|London Public Library 2014 Annual Report to the Community|
|A Message from your Board Chair and CEO|
Online newspapers from 90 countries and in 44 languages, storytimes in the pool, a blue and white bus brimming with high-tech and handmade creativity, were a few of the many ways that your Library reached out to Londoners in new and exciting ways in 2014. London Public Library has always made innovation a priority, whether it is through the services and programs we deliver, the resources we provide or the spaces where Londoners connect.
In 2014, we had the exciting task of mapping out the future of the Library - a future that builds on this innovation and ensures that your Library continues to remain relevant to you. The 2014-2108 Strategic Plan: Library Space is Community Place, reflects the ideas and priorities you shared with us through our extensive community engagement process. Through the development of the Plan, our Library Board and staff realized that our vision to be London’s “Community Hub” had been validated. Your input led us to articulate a new purpose statement that will guide the Library into the future: London Public Library strengthens people and neighbourhoods by creating connections that enrich lives, inspire discovery, foster creativity, and expand possibilities.
With this purpose in mind, we are launching a truly exciting and meaningful era of Library service. LPL’s new User First Philosophy of customer service will guide and shape all services, spaces, policies and processes, and the relationships we develop with every library user and community partner. What is important to you, is important to us! We will strive to create meaningful and exceptional experiences for our users, community partners, staff, volunteers and donors.
We had a successful year in 2014. Thanks are due to you, along with our knowledgeable staff, committed Library Board members, many community partners; dedicated volunteers and generous donors. We are grateful to the City of London and Province of Ontario for their ongoing support which ensures that Londoners have the range and quality of core library services they want and deserve. Special recognition is due to the Friends of the London Public Library for their ongoing friendship and support to value-added services and programs.
We are excited about 2015 as we continue to engage with our community in new and familiar ways to create the Library experiences that Londoners desire and need.
|2014 Financial Information|
* Expenditures are shown before amortization of tangible capital assets. See Library website for the 2014 LPL Audited Financial Statements prepared according to PSAB sections 1200 Financial Statement Presentation and 3150 Tangible Capital Assets. The audited statements show amortization of $3,455,181 for capital assets such as buildings, computers, collections, library shelving, furniture, equipment and motor vehicles.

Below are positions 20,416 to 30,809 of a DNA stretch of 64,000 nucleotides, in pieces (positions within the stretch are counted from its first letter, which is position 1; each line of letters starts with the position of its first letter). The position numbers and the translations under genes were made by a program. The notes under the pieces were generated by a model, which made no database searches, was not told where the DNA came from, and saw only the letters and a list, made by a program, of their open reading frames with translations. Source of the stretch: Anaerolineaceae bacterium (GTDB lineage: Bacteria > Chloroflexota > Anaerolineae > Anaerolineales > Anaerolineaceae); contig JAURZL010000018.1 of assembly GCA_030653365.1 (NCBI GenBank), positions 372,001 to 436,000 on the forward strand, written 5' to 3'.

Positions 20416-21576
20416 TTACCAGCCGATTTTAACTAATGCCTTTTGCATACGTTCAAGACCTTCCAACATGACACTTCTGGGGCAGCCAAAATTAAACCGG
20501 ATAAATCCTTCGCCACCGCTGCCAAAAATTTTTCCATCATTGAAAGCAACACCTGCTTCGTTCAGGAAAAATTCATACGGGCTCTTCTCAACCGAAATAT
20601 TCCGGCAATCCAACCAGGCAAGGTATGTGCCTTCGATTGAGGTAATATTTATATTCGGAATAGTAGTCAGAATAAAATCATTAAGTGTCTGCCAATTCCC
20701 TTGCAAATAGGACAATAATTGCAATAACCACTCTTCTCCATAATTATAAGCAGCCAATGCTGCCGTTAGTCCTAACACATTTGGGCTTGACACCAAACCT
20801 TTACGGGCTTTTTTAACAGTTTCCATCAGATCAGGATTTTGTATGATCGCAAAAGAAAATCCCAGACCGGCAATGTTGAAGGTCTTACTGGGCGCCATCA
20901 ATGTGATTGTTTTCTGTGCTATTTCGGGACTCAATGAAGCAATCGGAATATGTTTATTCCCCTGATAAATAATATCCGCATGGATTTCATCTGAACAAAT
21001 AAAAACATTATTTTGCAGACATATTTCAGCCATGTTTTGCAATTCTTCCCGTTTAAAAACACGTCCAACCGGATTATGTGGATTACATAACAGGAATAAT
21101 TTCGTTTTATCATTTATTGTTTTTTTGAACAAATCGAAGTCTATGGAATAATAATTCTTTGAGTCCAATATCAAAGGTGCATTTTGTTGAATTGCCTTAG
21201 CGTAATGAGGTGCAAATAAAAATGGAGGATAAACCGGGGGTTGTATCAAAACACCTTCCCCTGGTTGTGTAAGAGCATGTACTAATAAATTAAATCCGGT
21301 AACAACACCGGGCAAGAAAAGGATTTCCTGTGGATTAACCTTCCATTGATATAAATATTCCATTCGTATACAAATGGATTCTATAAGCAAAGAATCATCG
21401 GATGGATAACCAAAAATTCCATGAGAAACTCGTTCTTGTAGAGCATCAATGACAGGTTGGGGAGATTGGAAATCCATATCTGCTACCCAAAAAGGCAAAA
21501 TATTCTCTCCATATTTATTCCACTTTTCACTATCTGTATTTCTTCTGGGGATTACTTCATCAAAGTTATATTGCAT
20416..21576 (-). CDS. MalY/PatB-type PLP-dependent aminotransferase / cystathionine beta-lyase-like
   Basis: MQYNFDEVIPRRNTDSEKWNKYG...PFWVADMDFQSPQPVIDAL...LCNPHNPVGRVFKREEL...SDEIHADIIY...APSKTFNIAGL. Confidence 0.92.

|2014 Use Statistics|
|17,988 New Library Cards Issued |
3,966,882 Items Borrowed
46.7% of Londoners are registered library card holders
33.84 Annual Library Use Per Capita
|Your Library Board 2014 - 2018|
We welcomed a new London Public Library Board in 2014.
London City Council announced appointments to Council’s civic bodies, including the London Public Library Board, with terms beginning in December 2014 and ending in November 2018.
|2014 – 2017 Strategic Plan|
On June 6, 2014, London Public Library launched, with excitement, your 2014 – 2017 Strategic Plan: Library Space is Community Place.
Your new Strategic Plan is built upon a wide-reaching community and staff engagement process that gave us the opportunity to hear directly from over 7,500 Londoners and learn from significant in-depth research and analysis.
Your Plan sets the compass for the next four years through these Strategic Priorities.
User First: We will provide an even more personalized service experience.
Spaces and Places: We will provide exceptional and inspiring public places.
Stewardship: We will demonstrate LPL’s leadership, value and return on investment to the citizens of London.
Collections and Resources: We will expand and improve access through a variety of formats and delivery platforms.
Current & Future Technology: We will harness the potential of technology and mobilize our technological response.
On April 17, 2014, your London Public Library Board approved a new Purpose Statement:
LPL strengthens people and neighbourhoods by creating connections that enrich lives, inspire discovery, foster creativity, and expand possibilities.
Your Library offers a large variety of resources for Londoners to use, access and borrow. We continue to provide books, which are still in demand by readers and learners of all ages in our community. And we’re about so much more than books. Electronic formats and digital collections continue to be an important part of the services and resources your Library provides in our technological age.